Community institutions and bodies and on the free movement of such data8
(hereafter ‘Regulation (EC) No 45/2001’) becomes fully applicable.
4 Application for Transparent Meetings with Organisations and Self-employed individuals (hereafter
referred to as ‘ATMOS’).
6 Mission Processing System (hereafter referred to as ‘MiPS’).
7 Judgment of the Court of Justice of 29 June 2010, European Commission v The Bavarian Lager Co.
(hereafter referred to as ‘European Commission v The Bavarian Lager
judgment’), C-28/08 P,
EU:C:2010:378, paragraph 59.
8 Official Journal L 8 of 12.1.2001, page 1.
Please note that, as from 11 December 2018, Regulation (EC) No 45/2001 has been
repealed by Regulation (EU) 2018/1725 of the European Parliament and of the Council
of 23 October 2018 on the protection of natural persons with regard to the processing of
personal data by the Union institutions, bodies, offices and agencies and on the free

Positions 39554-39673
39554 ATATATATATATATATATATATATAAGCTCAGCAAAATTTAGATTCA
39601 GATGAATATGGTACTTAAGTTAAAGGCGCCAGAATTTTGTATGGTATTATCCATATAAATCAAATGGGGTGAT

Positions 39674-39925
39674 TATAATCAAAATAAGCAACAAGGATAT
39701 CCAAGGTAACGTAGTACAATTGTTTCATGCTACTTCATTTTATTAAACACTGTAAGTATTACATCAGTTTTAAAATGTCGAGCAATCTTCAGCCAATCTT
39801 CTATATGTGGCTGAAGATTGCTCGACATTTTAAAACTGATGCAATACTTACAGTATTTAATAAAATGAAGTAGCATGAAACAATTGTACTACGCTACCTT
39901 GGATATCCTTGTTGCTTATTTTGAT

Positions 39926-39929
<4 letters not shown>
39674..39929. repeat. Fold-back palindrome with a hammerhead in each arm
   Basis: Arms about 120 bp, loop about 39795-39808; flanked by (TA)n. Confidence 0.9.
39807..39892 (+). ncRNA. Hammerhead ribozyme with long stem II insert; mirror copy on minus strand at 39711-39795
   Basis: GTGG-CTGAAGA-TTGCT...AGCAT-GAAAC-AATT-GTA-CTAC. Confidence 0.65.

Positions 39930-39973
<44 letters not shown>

movement of such data, and repealing Regulation (EC) No 45/2001 and Decision No
1247/2002/EC9 (hereafter ‘Regulation (EU) 2018/1725’).
However, the case law issued with regard to Regulation (EC) No 45/2001 remains
relevant for the interpretation of Regulation (EU) 2018/1725.
In the above-mentioned judgment, the Court stated that Article 4(1)(b) of Regulation
(EC) No 1049/2001 ‘requires that any undermining of privacy and the integrity of the
individual must always be examined and assessed in conformity with the legislation of
the Union concerning the protection of personal data, and in particular with […] [the
Data Protection] Regulation’.10
Article 3(1) of Regulation (EU) 2018/1725 provides that
personal data ‘means any
information relating to an identified or identifiable natural person […]’.
As the Court of Justice confirmed in Case C-465/00 (Rechnungshof
), ‘there is no reason
of principle to justify excluding activities of a professional […] nature from the notion of